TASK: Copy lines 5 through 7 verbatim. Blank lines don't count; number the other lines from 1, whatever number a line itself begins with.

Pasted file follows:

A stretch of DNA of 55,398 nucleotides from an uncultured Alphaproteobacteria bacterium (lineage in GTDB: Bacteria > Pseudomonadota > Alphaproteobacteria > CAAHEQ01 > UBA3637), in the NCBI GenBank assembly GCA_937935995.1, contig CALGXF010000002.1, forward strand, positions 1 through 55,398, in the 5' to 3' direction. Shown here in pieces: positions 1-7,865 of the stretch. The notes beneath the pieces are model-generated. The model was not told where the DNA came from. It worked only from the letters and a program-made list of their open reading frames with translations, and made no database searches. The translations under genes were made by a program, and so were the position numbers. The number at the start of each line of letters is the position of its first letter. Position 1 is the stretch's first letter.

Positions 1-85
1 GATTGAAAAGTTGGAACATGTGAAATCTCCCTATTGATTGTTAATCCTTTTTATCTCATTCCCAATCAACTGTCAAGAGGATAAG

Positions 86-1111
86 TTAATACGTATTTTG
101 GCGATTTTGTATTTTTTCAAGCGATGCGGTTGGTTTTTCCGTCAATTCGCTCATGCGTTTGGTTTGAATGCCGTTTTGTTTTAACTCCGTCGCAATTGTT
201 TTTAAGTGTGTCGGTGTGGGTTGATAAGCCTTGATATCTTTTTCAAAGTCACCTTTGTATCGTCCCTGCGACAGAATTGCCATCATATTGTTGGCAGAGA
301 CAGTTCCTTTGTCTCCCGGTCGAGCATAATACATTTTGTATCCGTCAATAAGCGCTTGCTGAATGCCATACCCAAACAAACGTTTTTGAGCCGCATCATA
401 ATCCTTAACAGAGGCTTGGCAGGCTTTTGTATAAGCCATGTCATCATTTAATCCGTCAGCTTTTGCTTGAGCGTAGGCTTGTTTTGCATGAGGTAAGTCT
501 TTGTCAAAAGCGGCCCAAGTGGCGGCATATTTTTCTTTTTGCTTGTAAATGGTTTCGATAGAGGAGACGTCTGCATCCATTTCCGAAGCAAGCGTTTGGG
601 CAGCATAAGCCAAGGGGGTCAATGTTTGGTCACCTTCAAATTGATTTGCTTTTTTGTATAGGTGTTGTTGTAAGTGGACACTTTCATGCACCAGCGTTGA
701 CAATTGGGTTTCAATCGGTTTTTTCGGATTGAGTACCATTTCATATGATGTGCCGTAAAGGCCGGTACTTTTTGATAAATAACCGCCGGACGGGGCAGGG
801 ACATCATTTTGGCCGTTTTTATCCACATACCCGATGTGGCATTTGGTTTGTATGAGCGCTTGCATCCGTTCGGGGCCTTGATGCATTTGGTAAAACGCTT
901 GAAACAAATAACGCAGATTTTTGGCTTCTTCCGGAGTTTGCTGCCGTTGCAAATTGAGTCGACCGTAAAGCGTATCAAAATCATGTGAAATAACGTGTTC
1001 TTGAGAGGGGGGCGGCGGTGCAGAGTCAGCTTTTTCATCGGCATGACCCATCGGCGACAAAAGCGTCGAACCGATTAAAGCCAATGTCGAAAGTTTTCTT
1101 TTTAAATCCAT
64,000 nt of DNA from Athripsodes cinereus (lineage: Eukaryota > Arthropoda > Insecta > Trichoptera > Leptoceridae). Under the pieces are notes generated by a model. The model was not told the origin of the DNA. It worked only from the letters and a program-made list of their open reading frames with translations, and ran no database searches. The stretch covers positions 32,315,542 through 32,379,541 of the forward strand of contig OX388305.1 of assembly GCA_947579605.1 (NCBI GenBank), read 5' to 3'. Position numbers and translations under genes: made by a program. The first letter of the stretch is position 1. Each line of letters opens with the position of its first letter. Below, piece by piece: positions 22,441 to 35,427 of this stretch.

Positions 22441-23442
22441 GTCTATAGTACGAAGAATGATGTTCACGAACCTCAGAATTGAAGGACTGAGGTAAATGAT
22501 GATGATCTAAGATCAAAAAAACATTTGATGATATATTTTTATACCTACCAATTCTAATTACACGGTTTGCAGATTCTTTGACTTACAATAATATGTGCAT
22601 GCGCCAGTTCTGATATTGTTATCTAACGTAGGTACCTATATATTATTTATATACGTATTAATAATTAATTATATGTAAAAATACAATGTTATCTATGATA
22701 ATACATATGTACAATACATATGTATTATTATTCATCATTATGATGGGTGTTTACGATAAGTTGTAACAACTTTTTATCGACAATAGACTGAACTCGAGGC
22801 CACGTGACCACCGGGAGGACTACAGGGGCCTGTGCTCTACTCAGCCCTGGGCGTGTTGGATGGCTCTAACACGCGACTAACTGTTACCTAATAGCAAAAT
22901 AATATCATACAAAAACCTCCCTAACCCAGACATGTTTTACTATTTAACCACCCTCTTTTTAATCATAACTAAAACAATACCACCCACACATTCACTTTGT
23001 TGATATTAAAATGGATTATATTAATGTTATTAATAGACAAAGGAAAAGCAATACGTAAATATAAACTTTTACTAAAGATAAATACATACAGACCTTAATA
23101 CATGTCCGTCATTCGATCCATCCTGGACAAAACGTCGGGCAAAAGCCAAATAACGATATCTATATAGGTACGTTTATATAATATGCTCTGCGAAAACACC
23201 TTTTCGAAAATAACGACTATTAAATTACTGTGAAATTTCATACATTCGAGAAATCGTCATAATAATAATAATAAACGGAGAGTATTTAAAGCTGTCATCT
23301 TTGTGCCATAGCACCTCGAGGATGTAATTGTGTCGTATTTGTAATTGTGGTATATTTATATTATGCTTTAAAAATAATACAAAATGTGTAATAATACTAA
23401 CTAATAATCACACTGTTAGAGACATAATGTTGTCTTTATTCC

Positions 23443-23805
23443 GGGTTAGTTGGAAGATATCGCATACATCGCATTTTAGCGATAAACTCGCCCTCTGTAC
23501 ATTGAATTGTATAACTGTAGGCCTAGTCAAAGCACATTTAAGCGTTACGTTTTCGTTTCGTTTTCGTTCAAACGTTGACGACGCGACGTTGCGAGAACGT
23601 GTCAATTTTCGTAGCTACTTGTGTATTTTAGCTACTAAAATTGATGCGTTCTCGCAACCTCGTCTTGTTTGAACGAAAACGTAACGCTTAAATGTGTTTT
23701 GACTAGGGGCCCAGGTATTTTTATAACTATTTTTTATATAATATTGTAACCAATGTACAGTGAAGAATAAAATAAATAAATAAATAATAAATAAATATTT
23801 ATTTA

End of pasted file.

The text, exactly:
86 TTAATACGTATTTTG
101 GCGATTTTGTATTTTTTCAAGCGATGCGGTTGGTTTTTCCGTCAATTCGCTCATGCGTTTGGTTTGAATGCCGTTTTGTTTTAACTCCGTCGCAATTGTT
201 TTTAAGTGTGTCGGTGTGGGTTGATAAGCCTTGATATCTTTTTCAAAGTCACCTTTGTATCGTCCCTGCGACAGAATTGCCATCATATTGTTGGCAGAGA